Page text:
In a fun twist on the classic sci-fi story War of the Worlds, humanity has sent a 1-ton, atomic-powered robot to Mars to roam around and blast things with a high-powered laser. Twisting things a little further, the robot isn't there to destroy all life, but instead is searching for life — or the signs of it, at least.
Sunday marked NASA's first test of the Curiosity rover's 1-megawatt laser, and whereas blasting things with a laser can be fun, this is (at least mostly) for science.
Remember on Star Trek, whenever the Kirk, Spock and McCoy (or Riker, Data, and Worf) were trapped on a planet's surface, they'd stay warm by blasting rocks with their phasers, making them glow red-hot? That's pretty much what Curiosity is doing, except it's not to stay warm.
[ Related: Curiosity to take first Martian drive this week ]
The phasered rocks glowed because the phaser's beam added energy to the rocks' atoms and molecules. Those atoms and molecules then radiated heat and light. If they wanted to know what the rocks were made of, Mr. Spock could have taken a reading of the light.
The science behind this is called spectroscopy. Since different atoms and molecules emit different colours of light, examining the colours of light emitted by a glowing object shows exactly what atoms and molecules are present inside it. This is used in the lab to analyze samples and by astronomers to tell the composition of stars millions of light years away.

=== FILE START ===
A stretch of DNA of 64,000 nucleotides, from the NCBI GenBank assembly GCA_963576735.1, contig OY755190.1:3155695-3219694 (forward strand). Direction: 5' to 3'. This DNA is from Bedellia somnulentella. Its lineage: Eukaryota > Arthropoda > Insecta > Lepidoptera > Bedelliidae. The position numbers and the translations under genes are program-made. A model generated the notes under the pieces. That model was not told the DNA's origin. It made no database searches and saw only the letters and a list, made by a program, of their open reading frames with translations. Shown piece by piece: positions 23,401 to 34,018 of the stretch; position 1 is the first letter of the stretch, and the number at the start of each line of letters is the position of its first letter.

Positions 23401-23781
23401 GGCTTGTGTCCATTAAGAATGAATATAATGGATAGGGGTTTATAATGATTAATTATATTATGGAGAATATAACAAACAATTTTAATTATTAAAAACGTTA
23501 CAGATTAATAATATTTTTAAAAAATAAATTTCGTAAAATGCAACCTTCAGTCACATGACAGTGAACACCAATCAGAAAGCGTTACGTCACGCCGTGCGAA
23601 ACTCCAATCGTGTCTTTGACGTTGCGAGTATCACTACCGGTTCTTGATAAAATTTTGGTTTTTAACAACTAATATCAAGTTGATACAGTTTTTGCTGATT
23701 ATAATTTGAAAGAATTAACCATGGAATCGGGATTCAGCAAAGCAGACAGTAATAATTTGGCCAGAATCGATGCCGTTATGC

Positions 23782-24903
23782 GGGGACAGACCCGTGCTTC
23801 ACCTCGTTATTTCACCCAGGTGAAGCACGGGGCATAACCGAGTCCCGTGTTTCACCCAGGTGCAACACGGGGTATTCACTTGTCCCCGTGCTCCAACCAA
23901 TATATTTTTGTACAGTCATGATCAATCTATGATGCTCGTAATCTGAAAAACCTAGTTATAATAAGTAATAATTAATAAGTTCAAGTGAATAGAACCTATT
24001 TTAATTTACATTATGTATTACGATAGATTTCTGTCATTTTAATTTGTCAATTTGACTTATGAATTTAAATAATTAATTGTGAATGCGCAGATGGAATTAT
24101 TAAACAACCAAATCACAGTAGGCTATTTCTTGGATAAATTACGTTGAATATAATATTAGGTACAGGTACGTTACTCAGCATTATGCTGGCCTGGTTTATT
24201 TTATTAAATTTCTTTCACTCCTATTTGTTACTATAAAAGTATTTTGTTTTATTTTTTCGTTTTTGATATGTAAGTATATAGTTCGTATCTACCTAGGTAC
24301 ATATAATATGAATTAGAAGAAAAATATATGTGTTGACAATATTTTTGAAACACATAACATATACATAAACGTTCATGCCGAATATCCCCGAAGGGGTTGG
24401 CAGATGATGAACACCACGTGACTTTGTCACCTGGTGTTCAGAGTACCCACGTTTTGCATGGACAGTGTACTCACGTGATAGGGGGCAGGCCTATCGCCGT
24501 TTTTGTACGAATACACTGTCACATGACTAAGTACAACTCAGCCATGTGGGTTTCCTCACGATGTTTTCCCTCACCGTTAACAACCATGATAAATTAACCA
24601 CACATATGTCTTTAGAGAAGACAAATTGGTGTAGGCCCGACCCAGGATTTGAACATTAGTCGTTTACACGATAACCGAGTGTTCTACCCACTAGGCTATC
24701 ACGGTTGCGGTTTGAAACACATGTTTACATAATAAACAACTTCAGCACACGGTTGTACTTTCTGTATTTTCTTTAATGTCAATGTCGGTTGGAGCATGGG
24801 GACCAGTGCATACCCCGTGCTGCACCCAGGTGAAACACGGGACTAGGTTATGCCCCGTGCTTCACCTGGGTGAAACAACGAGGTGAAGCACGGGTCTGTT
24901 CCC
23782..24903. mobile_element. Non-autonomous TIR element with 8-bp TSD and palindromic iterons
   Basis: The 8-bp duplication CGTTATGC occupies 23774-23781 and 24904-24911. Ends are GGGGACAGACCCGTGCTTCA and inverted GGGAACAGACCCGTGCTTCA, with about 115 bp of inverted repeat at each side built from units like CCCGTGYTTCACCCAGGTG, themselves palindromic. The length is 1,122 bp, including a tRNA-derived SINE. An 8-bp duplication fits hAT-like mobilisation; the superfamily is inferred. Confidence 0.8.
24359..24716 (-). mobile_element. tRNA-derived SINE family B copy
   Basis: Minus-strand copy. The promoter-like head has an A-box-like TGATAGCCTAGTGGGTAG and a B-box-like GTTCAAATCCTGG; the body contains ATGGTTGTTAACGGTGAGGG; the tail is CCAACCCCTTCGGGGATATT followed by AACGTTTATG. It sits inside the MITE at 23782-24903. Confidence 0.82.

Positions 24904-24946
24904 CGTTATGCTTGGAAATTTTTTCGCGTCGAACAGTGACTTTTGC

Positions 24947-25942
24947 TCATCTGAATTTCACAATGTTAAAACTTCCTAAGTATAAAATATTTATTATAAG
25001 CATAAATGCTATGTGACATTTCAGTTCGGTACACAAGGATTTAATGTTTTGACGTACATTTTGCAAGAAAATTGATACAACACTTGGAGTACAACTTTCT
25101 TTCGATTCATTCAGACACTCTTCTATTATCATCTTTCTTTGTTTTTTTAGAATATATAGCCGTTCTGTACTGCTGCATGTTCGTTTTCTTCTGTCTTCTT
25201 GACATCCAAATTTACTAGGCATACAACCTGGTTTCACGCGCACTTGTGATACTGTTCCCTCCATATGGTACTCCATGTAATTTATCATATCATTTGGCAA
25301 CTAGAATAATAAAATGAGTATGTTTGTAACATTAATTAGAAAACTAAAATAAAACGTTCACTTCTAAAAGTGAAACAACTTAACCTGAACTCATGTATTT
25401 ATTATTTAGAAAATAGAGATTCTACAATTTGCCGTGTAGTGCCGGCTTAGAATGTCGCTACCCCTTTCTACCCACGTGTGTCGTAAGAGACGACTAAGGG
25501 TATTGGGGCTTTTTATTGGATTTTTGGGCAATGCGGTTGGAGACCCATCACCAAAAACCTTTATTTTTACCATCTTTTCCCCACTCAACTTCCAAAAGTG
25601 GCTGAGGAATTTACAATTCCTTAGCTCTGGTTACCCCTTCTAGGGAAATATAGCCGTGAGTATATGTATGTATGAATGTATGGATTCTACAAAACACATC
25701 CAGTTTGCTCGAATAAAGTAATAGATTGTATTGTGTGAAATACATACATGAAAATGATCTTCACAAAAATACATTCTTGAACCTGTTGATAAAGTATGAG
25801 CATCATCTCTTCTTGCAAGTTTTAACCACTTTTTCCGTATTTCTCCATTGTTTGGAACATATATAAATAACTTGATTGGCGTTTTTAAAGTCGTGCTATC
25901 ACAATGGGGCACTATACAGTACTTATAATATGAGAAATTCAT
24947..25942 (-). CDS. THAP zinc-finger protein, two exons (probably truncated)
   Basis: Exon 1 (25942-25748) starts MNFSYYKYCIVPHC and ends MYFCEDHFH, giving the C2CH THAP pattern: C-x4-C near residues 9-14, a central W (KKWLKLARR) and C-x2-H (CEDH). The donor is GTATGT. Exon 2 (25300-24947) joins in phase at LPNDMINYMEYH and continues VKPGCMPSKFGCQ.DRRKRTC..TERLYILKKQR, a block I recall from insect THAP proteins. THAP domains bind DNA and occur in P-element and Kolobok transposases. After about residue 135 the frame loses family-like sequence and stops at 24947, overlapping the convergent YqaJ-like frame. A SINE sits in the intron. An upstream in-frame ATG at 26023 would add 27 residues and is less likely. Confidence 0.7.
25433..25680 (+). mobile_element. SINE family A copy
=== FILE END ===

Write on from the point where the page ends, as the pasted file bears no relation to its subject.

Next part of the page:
NASA engineers chose a rather unassuming rock nearby the rover to test on, naming it "Coronation". They fired Curiosity's laser at "Coronation" 30 times over 10 seconds, vapourizing part of it into an ionized plasma, and the rover's Chemistry and Camera instrument (ChemCam) took readings of the light given off.
"We got a great spectrum of Coronation — lots of signal," said Roger Wiens, the ChemCam Principal Investigator. "Our team is both thrilled and working hard, looking at the results. After eight years building the instrument, it's payoff time!"
In fact, what they got is even better than they imagined.
"It's surprising that the data are even better than we ever had during tests on Earth, in signal-to-noise ratio," said Sylvestre Maurice, ChemCam Deputy Project Scientist. "It's so rich, we can expect great science from investigating what might be thousands of targets with ChemCam in the next two years."
We're only two weeks into its two year mission, but Curiosity has already wowed us. Its spectacularly daring landing amazed everyone. It has operated flawlessly since then, sending back breathtaking panoramic images. Now its laser and ChemCam systems have operated perfectly. It is set to start its search for signs of life on Mars, whether it existed there in the past, or actually exists there now, somehow.
I don't know about you, but for me, watching Curiosity as it rolls along from discovery to discovery, it's going to be a long two years.